|Brighton & Hove Clarion Cycling Club|
Dear fellow members and friends
19 October 2009
I'm sure we're all very sorry to hear that Sheila has been ill, but she's now back home and we all hope to see her fully recovered as soon as possible.
I've been asking for a volunteer for the ride on 15 November – the next but one on our calendar but so far without success. I can't do it and neither can Roger or Fred. So unless someone can take it on and let me have the details in the next fortnight it looks like we'll have to cancel it – for the first time ever. Not the end of the world, but it would be a shame.
The rides for the rest of the year will be on Sundays 15? (see above), 29 November, 13 December.
The latest episode of the Origins of the Clarion Cycling Club and cycling in the 1890s is, as usual, at the end of the circular.
The Next Ride
Please be clear that while all are welcome to join us we each take part in rides at our own risk.
Sunday 1 November
It wasn't possible to fit in the usual Chichester Harbour/Itchenor Ferry ride this year but this takes us into a bit of the same territory. We've done this one twice before, first in 2007 and then last year. Both times were in the spring with lots of baby coots and suchlike to see. I thought it might be interesting to try it at a different time of year and see what the canal etc looks like in autumn.
Just a short way up Centurion Way – then off down, initially, the B2178 south to Fishbourne, a short stretch of the old main road and down to Dell quay for lunch at the Crown and Anchor. Then the Slaterns Way cycle route down to the Salterns Marina, over the swing bridge and back via the Chichester Canal with probably time for a tea stop at the open-air café at in the canal basin if it's still open. (But it probably won't be!)
Catch the 10.17 from Brighton Station or meet at Chichester Station at 11.20. Best trains back seem to be the 15.53 or 16.22.
The Last Ride - Tessa's Report
Sunday 18 October
Ten met at Brighton Station to catch the train to Polegate. Alice, Anne, Joyce, Mick, Richard, Roger, Sue, Suzanne, Terry and Tessa. After a bit of ticket confusion we boarded the busy Ashford train and were not able to sit together.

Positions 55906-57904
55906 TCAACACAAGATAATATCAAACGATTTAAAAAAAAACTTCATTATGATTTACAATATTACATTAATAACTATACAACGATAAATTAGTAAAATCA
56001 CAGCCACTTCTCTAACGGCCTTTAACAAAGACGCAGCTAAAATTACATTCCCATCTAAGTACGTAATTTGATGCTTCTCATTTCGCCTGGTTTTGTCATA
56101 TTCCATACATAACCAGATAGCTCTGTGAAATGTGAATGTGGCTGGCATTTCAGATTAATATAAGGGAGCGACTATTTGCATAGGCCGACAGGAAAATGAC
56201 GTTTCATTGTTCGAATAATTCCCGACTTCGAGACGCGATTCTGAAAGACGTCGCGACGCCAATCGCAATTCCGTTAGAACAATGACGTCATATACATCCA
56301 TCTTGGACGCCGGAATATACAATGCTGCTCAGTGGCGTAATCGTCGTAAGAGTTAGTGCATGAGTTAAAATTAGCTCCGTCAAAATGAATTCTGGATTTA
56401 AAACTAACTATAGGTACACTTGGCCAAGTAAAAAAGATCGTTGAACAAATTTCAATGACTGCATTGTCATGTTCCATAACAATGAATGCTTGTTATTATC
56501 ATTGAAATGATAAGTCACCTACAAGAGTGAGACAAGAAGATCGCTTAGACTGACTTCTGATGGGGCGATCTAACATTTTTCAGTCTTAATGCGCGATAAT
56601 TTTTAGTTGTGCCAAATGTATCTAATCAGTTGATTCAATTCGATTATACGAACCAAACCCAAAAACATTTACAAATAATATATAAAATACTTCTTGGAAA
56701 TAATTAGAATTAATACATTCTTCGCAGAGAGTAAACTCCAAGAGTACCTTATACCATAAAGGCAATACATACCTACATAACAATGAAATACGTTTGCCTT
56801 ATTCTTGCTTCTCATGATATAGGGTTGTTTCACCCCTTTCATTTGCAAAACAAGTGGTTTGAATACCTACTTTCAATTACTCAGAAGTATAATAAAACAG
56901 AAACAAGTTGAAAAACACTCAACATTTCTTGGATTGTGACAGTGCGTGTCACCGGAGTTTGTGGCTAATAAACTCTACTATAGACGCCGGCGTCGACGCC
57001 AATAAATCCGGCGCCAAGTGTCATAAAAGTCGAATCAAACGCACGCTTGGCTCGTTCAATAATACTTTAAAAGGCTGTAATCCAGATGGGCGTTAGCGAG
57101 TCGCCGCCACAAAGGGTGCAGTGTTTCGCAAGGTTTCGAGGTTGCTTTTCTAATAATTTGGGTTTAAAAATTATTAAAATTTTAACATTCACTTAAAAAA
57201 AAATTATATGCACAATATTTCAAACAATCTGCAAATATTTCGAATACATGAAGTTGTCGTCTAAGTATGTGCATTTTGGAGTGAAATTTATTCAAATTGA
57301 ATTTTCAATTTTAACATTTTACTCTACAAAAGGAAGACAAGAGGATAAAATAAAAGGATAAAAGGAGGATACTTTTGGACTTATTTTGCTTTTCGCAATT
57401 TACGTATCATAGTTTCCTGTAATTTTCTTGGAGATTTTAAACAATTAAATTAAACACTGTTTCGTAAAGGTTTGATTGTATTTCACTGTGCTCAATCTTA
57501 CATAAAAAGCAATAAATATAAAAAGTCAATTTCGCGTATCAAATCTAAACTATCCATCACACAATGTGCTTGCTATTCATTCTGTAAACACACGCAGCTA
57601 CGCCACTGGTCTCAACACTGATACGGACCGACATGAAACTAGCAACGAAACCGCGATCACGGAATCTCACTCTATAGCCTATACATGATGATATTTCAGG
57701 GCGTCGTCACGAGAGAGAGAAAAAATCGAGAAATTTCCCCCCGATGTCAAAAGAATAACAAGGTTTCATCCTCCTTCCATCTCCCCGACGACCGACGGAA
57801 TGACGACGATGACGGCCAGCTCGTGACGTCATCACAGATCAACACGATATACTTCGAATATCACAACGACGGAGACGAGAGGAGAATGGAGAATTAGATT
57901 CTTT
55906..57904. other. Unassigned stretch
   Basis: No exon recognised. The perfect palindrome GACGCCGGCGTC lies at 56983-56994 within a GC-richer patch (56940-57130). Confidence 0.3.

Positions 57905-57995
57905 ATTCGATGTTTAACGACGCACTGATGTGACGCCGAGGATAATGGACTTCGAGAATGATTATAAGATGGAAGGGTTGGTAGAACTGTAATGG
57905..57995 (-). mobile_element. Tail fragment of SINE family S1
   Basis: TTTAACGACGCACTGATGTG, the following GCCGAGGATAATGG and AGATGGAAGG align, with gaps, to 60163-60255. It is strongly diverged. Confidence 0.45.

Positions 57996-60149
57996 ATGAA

Our small group's conversation focussed on the number of recent retirees we now have. We talked of gammy legs and dodgy knees, but decided that when the time came, our motor scooters would be Harley Davidsons and our hearing aids studded with fake diamonds. It was a sobering thought that we will have this window of good health and the time to enjoy what we want to do, before old age and infirmity get us!
Ian was relaxing in the sun at a café table when we emerged from the station, also waiting were Kevin and Annette. For a moment we thought there was no camera but Terry had one which he set on self timer and the photo was duly taken.
We took the Pevensey road out of Polegate and joined Route 21/Cuckoo Trail. It was not the track we are familiar with. This one was open countryside with bulrush fringed ponds. The sun was warm and the air was still. A slight incline took us over a river and we continued on the track alongside the busy A22, then joined a small road past an area of wildlife called Shinewater Lake. We joined the A259 for a short distance and over 2 roundabouts that led us into the scrubby sand dunes that were the edge of Sovereign Bay. These gave way to Harbour suburbs and cul de sacs, several of which we explored in trying to find our way to the coast path!
We headed towards Pevensey Bay, then Normans Bay, a few caravan sites on our left, the Levels beyond, stopping briefly at the man-operated level crossing for a train to pass.
Though busy, our lunches arrived promptly at the Star. It was warm enough, indeed preferable to sit outside. Our table of 4 certainly liked our meals though no photos were taken due to Fred's absence.
Inside the pub there is a sign saying that in 1865 a 72 ton whale, 60 ft long, beached itself at Normans Bay. So many spectators came to see it that the station was hastily built to accommodate them!
After lunch we set off into a slight headwind heading inland on a small road through the Levels. This took us to Pevensey where we walked through the castle grounds. We continued through Westham, Hankham, Rickney, though I don't recall a village there. Truly delightful small roads fringed with the beginnings of autumn. Rickney Lane became a wooded track with a number of inclines (I won't say hills!). Anne and Mick left us at some point to set off on their journey to Switzerland. Saltmarsh Lane led into Summerhill Lane and suddenly we were on the familiar part of the Cuckoo Trail, knowing that tea at the Old Loom was only minutes away! Tea and cake was a leisurely affair due to train times so we had time to wander round the Craft shop.
Our leader left us knowing we couldn't get lost on the last part of our journey, we have done it so many times!
Most caught the busy train to Brighton and slumped in a healthy tiredness if they were lucky enough to get a seat.
Thank you Ian for a glorious autumn day out!
[Can I just add my thanks to Roger, who – as well as very briefly taking us down the wrong turns Tessa mentions led us around the Sovereign Harbour area on a much more attractive route than the one I'd planned. Ian]
The Origins of the Clarion Cycling Club and cycling in the 1890s
45. Alex Thompson (aka Dangle) on the Ashbourne Meet (continued)
Clarion, 20 April 1895.
Continuing his remarks on the meet Thompson told Clarion readers:
At the end of his piece – which covered the whole of the front page and much of p 2 – he added as 'P S' which I think will be of interest to Fred and others interested in Walter Crane:
Next time – Swiftsure on the Meet.